I’ve written before about exemplars in relation to taste. In the same way music does not generate itself organically, neither do our cultural preferences. As wacky as it is that some pregnant mother’s subject their insides to Mozart by holding headphones to their stomachs, such stimuli will undoubtedly play some role in that individual’s future preferences. While I am certainly not saying these people will necessarily enjoy 18th century classical music, this influence could be as abstract as a general expectation for musical closure. Or, as Abebe discusses, a model subject for transgression. Outside the womb, our existence is accompanied by the soundtrack of thousands of songs and our individual sense of taste is defined by just those esoteric sounds, organized in such a way they are capable of breaking through the daily monotony. As many have demonstrated, we live in a world dictated by exemplars.
The most interesting point the Pitchfork article briefly touches is on the way this framing shapes the perception of popular music criticism. Abebe asks, “Have we reached some point where our knees jerk and we kick away anything any critic can write off as cutesy or “twee” or associate with the wrong movies?”Reading a review on Pitchfork or in any music magazine or blog is typically an exercise in cultural allusion. If you don’t know or get the references, you’ll often be lost at sea. And this is fair only up to the point where critics and their readers begin to establish unassailable hierarchies.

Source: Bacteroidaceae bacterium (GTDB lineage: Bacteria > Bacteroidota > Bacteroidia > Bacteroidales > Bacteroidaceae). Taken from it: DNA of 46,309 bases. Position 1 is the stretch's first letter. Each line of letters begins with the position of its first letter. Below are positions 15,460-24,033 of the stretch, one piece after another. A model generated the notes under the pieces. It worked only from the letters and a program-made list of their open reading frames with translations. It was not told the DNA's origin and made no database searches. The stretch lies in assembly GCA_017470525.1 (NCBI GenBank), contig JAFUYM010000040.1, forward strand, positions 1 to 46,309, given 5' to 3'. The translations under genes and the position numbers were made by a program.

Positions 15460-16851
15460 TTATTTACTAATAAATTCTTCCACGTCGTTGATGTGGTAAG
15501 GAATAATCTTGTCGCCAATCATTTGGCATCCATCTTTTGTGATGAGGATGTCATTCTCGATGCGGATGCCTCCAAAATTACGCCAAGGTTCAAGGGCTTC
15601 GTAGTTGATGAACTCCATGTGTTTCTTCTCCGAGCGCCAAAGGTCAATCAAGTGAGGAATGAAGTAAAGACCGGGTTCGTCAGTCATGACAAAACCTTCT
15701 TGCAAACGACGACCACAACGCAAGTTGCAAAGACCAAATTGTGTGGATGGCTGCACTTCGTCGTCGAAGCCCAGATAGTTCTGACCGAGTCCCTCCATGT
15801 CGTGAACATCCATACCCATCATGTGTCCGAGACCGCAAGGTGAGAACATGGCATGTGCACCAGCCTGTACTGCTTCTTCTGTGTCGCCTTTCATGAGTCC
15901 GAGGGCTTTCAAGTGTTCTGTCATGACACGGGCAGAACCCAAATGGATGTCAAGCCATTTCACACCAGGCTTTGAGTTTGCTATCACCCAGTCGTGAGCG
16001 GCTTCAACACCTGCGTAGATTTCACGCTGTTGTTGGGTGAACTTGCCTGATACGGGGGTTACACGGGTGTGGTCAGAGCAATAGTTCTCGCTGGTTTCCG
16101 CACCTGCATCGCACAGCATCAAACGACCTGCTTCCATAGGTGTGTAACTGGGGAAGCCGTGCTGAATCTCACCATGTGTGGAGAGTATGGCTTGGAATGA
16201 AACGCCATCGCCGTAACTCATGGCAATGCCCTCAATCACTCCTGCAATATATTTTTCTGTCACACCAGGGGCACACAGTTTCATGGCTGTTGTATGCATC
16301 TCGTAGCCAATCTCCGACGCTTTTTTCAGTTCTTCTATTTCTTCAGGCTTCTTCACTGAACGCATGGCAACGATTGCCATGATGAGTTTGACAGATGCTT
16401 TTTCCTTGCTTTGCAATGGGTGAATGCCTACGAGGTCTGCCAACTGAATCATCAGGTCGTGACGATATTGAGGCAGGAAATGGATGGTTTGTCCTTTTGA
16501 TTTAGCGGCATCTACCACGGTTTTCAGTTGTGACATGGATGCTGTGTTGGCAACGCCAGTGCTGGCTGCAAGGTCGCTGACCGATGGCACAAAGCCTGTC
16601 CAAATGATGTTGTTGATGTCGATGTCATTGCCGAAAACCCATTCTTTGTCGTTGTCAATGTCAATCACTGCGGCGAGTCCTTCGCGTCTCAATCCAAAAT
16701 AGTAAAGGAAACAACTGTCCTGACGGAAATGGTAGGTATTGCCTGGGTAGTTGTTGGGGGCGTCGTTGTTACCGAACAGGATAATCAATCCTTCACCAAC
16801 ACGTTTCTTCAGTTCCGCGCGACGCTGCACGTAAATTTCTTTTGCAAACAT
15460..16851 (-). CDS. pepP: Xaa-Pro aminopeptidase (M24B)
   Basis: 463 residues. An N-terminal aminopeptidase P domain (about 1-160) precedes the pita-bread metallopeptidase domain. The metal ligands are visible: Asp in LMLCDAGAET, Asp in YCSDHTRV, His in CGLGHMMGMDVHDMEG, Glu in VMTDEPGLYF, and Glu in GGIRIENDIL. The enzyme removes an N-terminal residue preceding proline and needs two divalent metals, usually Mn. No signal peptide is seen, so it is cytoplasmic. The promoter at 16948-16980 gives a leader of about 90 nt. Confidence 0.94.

If we can’t move past our petty biases towards one reference over another, what values do we really have? Association becomes valued over the art itself. I think the problems people have with a site like Pitchfork rests not so much in its content, but with the people who consume the site’s opinions as dogma. When “good” becomes appropriated by entities completely external to the work, criticism is no longer a meaningful practice. One could argue the work no longer exists.
But this is only a problem if listeners allow their musical preferences to be utterly swayed by whatever the critics frame as the new cool thing in context of artificial cultural constructs. In other words, it is important we frame our music’s value in terms of the “what we’re trying to become” rather than letting “the things we’re afraid of becoming” dictate what we say we like and don’t like. As soon as we let the latter take precedent, we sacrifice a large piece of our cultural individuality. Without the relative free will to decide what we actually think is cool, what else do we have?
April 4, 2010 § 1 Comment